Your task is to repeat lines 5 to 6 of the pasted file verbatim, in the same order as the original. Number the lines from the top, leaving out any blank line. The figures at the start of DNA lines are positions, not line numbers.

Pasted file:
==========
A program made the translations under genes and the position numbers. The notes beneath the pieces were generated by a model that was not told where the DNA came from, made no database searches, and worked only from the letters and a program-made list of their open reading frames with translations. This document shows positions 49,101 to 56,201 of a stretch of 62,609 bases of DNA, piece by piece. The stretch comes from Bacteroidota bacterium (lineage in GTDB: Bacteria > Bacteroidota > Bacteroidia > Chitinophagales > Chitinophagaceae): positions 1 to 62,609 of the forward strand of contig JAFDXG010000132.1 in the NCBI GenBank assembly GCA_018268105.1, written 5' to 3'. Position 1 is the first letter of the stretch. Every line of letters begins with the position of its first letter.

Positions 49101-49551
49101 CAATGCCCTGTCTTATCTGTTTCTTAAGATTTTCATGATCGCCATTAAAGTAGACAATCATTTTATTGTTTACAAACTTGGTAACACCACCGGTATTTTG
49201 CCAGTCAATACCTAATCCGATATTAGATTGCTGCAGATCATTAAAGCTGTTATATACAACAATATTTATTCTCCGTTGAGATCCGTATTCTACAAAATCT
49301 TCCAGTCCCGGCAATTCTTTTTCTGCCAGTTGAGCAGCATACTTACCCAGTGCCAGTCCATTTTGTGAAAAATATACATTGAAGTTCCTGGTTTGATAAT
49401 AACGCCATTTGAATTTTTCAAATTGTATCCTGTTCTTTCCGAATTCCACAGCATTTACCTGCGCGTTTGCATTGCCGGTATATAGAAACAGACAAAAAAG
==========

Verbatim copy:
49301 TCCAGTCCCGGCAATTCTTTTTCTGCCAGTTGAGCAGCATACTTACCCAGTGCCAGTCCATTTTGTGAAAAATATACATTGAAGTTCCTGGTTTGATAAT
49401 AACGCCATTTGAATTTTTCAAATTGTATCCTGTTCTTTCCGAATTCCACAGCATTTACCTGCGCGTTTGCATTGCCGGTATATAGAAACAGACAAAAAAG